Indiana Daily Student

IU wrestlers compete at NCAA Championships, fall on second day of tournament

<p>Sophomore wrestler DJ Washington sizes up Minnesota&#x27;s Jake Allar in their first-round matchup at the NCAA Wrestling Championships on Thursday. Washington won the match 5-3.                         </p>

Sophomore wrestler DJ Washington sizes up Minnesota's Jake Allar in their first-round matchup at the NCAA Wrestling Championships on Thursday. Washington won the match 5-3.

IU wrestling sent three athletes to the NCAA Wrestling Championships this week. Sophomores DJ Washington and Cayden Rooks and redshirt sophomore Graham Rooks all won matches for IU before being eliminated from the tournament Friday morning in the second consolation round. 

Washington and Graham Rooks qualified for the tournament after sixth-place finishes at the Big Ten Tournament March 6-7 and were seeded No. 9 and No. 21 in their respective weight classes. Cayden Rooks was an at-large bid and won two matches despite being seeded No. 32 in the field of 33. 

To get into the first round, Cayden wrestled in a preliminary match against Hofstra University’s Vinny Vespa, which Cayden won by major decision, 10-1. The win put him in the field of 32 in the 141-pound weight class, where he faced Iowa’s No. 1 seed and Big Ten Champion Jaydin Eierman and went on to lose by technical fall, 20-5. 

“The guy that’s in the finals who could potentially be national champ, Cayden was going toe-to-toe with him, had taken him down and almost threw him to his back, so it just shows what he’s capable of doing,” IU head coach Angel Escobedo said Saturday.

Cayden moved to the consolation rounds after his loss to Eierman, where he took down Rider University’s No. 17 seed McKenzie Bell in the first round 6-1. After surviving the first day of action, Cayden was eliminated Friday morning with a loss to No. 15 seed Clay Carlson from South Dakota State University.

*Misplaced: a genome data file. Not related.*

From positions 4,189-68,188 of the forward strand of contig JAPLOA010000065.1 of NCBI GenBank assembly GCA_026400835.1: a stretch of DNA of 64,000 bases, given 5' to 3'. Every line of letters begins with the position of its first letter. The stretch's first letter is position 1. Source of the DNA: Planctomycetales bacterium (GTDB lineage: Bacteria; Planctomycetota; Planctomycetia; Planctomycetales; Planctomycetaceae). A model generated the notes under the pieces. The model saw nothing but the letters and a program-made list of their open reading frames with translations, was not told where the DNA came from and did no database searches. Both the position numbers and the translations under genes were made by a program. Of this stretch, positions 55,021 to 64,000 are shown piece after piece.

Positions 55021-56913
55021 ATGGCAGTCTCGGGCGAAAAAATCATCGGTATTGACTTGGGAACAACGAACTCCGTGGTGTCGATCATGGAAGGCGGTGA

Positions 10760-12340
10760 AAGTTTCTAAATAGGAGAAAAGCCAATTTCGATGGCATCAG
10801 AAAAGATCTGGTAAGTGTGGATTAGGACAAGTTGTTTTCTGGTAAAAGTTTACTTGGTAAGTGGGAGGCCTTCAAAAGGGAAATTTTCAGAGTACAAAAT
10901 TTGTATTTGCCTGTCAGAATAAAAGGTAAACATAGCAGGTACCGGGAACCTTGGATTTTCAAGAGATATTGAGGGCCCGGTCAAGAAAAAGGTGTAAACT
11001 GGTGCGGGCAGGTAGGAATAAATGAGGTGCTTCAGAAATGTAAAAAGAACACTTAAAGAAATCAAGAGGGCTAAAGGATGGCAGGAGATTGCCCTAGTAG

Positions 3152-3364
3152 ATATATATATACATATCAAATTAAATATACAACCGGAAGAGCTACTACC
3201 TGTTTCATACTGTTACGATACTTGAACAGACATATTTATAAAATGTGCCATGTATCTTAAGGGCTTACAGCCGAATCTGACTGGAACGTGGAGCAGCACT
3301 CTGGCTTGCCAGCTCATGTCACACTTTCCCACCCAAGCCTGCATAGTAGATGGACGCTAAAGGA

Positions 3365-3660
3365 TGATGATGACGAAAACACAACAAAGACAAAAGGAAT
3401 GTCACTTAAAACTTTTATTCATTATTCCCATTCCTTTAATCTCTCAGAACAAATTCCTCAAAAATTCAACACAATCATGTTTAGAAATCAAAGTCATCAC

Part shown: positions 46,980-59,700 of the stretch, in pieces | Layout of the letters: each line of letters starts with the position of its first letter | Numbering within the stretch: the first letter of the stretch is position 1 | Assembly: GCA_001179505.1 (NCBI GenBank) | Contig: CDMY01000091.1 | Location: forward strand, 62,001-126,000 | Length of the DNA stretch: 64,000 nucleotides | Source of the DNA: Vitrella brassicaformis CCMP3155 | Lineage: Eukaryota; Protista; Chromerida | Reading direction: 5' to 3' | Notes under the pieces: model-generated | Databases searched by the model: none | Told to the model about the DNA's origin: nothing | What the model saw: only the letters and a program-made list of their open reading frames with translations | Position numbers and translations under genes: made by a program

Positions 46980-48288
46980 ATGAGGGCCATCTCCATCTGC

“He’s right there, I think for him it’s just getting stronger in the offseason, really hitting the weight room,” Escobedo said. “I think he missed that because of COVID this year.”

Graham, the older Rooks brother, went 1-2 in the tournament in the 149-pound weight class. He lost his first-round match 8-7 to Iowa’s No. 12 seed Max Murin, a match he led 4-1 after the first period and led 6-4 in the third. 

He took down Michigan State’s No. 28 seed Peyton Omania by major decision,10-1, before falling to Michigan’s No.11 seed Kanen Storr 7-3 in the second consolation round. Escobedo said while the results were unfortunate, Rooks’ scores got better from the Big Ten Tournament and that shows the improvements he’s made. 

“I thought he wrestled great. I think if it would have been a different draw, Graham could have been All American,” Escobedo said. “If you look at Yahya Thomas, who Graham just beat at Big Tens, he got third at NCAAs. [Thomas] got eighth at Big Ten, it’s just a brutal weight class.”

The No. 9 seed, Washington, who was ranked as high as No. 6 nationally this year at 174 pounds, also finished the tournament 1-2. After winning his first match in the championship bracket 5-3 against Minnesota’s No. 25 seed Jake Allar, Washington lost his next two matches and was eliminated Friday. 

“I think he let that loss really sting and hurt too much that he wasn’t really focused for that wrestleback,” Escobedo said.

Washington will wrestle in a last-chance qualifier for the Olympic trials next Saturday. He finished the season 10-7. 

Escobedo said after competing in this tournament, Washington and the Rooks brothers can help show the rest of the team how close they are and the work that needs to be done moving forward. 

“These guys are seeing guys they beat on the All American stand, and they’re realizing that if you put in the work and you really believe, you can be All American,” Escobedo said.

He plans on giving the team a week off before preparations begin for next season, but Escobedo expects they’ll be working during that week anyway. 

“You can already see, these guys are hungry, they’re hungry to make that next step and be the first All American in five or six years,” Escobedo said.

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